Road environment factors associated with motorcycle crashes in Victoria, Australia

Trevor J. Allen, Karen Stephan, Stuart Newstead, Mark A. Symmons, Michael G. Lenne, Rod McClure, Peter Hillard, Lesley Day

Research output: Contribution to conferenceAbstract


This purpose of this study was to investigate motorcycle crash risk factors associated with the road environment on urban and rural public roads in Victoria (Australia). The study used a case-crossover design to investigate environmental risk factors conducted in conjunction with a population-based case-control study which investigated rider, vehicle and trip risk factors. Case sites were crash locations where a motorcycle rider was injured (hospital admission). Control sites were locations on the route of the motorcyclist prior to the crash, matched for the presence of an intersection (or midblock) and a curve (or straight). A detailed set of site characteristics was assessed and recorded at all sites. A number of road environment factors were significantly associated with injury crash risk, including those related to the road surface and curve geometry.
Motorcyclists are over-represented in road trauma statistics; less than 1% of all distance travelled on Victorian roads is by motorcycle or scooter (ABS, 2016; Allen, 2016), yet about 20% of those seriously injured in 2018-19 were motorcyclists or pillions (Source: TAC). While traditional crash investigation methods can highlight possible causes, a case-crossover study can identify risk factors controlling for exposure characteristics of the road environment or infrastructure. We are not aware of any previous case-crossover study that investigated road environment related risk factors for motorcyclist crashes in Australia. We therefore aimed to investigate risk factors associated with the road environment for non-fatal motorcycle injury crashes in Victoria. An investigation of rider, motorcycle and trip-related risk factors from this study has been reported previously (Allen et al. 2019).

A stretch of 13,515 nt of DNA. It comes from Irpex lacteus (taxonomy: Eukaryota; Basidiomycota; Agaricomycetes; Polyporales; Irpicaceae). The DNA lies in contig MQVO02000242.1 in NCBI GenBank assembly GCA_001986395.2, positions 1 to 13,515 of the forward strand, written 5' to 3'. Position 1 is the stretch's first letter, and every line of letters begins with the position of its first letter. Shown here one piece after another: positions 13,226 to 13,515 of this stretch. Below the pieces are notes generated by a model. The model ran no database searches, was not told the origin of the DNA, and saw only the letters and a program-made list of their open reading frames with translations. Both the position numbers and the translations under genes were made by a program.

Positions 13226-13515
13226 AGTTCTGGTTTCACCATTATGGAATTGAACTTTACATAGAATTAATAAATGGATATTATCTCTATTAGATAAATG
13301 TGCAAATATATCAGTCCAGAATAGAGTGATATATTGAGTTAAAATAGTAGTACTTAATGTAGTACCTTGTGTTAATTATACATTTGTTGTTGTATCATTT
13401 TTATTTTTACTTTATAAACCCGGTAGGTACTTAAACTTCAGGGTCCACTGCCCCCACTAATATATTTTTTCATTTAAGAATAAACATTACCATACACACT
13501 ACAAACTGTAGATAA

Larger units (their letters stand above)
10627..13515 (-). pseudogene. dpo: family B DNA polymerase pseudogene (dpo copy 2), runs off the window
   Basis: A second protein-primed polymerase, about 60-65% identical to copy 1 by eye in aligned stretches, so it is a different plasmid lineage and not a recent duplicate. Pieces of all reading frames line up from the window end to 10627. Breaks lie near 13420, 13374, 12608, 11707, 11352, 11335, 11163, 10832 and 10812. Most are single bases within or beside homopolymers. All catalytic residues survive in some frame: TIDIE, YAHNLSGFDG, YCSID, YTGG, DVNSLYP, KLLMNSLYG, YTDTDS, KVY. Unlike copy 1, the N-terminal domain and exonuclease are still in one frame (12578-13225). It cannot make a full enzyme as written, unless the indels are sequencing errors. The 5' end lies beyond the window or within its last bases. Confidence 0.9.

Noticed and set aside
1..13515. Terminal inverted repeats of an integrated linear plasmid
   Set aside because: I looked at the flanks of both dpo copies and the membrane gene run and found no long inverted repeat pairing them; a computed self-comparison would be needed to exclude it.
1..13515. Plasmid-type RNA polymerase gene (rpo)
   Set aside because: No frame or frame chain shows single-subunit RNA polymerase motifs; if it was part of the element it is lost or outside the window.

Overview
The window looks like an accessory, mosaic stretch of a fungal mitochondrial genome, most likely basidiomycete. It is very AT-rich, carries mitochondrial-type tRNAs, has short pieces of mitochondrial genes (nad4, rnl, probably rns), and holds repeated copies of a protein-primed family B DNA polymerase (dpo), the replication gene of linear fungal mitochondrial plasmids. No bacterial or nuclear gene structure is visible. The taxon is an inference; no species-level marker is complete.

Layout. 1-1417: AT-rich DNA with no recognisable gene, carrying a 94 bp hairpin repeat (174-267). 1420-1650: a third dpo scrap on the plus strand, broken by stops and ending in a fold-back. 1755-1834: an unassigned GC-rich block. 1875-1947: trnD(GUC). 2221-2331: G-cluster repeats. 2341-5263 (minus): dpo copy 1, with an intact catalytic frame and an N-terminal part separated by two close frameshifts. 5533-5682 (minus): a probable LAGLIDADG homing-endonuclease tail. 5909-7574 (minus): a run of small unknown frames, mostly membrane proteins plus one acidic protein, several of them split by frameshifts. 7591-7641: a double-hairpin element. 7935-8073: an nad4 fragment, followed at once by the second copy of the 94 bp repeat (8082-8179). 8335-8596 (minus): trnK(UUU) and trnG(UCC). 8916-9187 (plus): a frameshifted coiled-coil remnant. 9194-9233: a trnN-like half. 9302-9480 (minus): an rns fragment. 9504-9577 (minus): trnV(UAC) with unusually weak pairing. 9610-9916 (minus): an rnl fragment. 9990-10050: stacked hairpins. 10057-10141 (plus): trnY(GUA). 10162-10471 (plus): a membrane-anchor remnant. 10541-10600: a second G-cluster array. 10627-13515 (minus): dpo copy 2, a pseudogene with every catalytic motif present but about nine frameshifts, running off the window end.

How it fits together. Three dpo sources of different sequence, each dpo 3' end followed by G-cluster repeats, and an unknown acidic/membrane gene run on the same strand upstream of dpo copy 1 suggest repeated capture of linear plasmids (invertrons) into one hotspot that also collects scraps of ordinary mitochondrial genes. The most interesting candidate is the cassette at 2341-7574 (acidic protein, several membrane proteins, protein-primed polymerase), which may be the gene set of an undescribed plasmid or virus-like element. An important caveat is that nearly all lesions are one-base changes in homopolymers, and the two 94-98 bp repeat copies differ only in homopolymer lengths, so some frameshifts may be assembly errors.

Selection of case and control sites
This study used a case-crossover design conducted in conjuntion with a population based case-control study (Day et al., 2013). Cases were 191 sites of a recent motorcycle (or scooter) injury crash on a public road within 150km of Melbourne where an adult rider was admitted to one of 14 study hospitals. One or two control sites per crash site were selected from the rider’s route. Control sites were matched to the case site by the presence of an intersection (or midblock) and curve (or straight road). In total, 188 crash sites (47 straight midblocks, 34 curved midblocks, 107 straight intersections) were included in the analysis. Only 3 crashes occurred at curved intersections; these were excluded due to low numbers.
Data collection and analysis
Each case and control site was inspected by a trained crash investigator. Detailed road and environment characteristics were measured at all sites, including intersection type, road and shoulder surface characteristics, traffic management devices, speed limit, advisory signs, roadside kerb and barrier types, and curve geometry. Three separate conditional logistic regression analyses were conducted to identify crash risk factors for intersection, midblock straight and midblock curve locations. This approach allowed us to test for risk factors specific to broad location types such as curved roads, intersections or straight midblock road sections.